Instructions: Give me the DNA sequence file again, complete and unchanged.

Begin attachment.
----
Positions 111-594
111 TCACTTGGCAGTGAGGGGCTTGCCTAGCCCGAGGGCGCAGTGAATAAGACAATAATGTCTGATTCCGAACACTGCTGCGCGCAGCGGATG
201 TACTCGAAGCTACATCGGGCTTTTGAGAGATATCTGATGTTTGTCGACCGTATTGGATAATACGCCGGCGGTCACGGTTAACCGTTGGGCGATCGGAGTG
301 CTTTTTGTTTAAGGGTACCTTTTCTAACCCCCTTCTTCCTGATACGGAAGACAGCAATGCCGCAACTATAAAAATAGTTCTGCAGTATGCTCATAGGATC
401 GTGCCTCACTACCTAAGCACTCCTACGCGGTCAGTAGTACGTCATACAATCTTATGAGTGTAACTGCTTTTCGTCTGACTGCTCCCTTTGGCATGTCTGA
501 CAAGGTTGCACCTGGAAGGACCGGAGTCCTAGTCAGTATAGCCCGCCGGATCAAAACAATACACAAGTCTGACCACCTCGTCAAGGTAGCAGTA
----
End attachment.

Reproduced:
Positions 111-594
111 TCACTTGGCAGTGAGGGGCTTGCCTAGCCCGAGGGCGCAGTGAATAAGACAATAATGTCTGATTCCGAACACTGCTGCGCGCAGCGGATG
201 TACTCGAAGCTACATCGGGCTTTTGAGAGATATCTGATGTTTGTCGACCGTATTGGATAATACGCCGGCGGTCACGGTTAACCGTTGGGCGATCGGAGTG
301 CTTTTTGTTTAAGGGTACCTTTTCTAACCCCCTTCTTCCTGATACGGAAGACAGCAATGCCGCAACTATAAAAATAGTTCTGCAGTATGCTCATAGGATC
401 GTGCCTCACTACCTAAGCACTCCTACGCGGTCAGTAGTACGTCATACAATCTTATGAGTGTAACTGCTTTTCGTCTGACTGCTCCCTTTGGCATGTCTGA
501 CAAGGTTGCACCTGGAAGGACCGGAGTCCTAGTCAGTATAGCCCGCCGGATCAAAACAATACACAAGTCTGACCACCTCGTCAAGGTAGCAGTA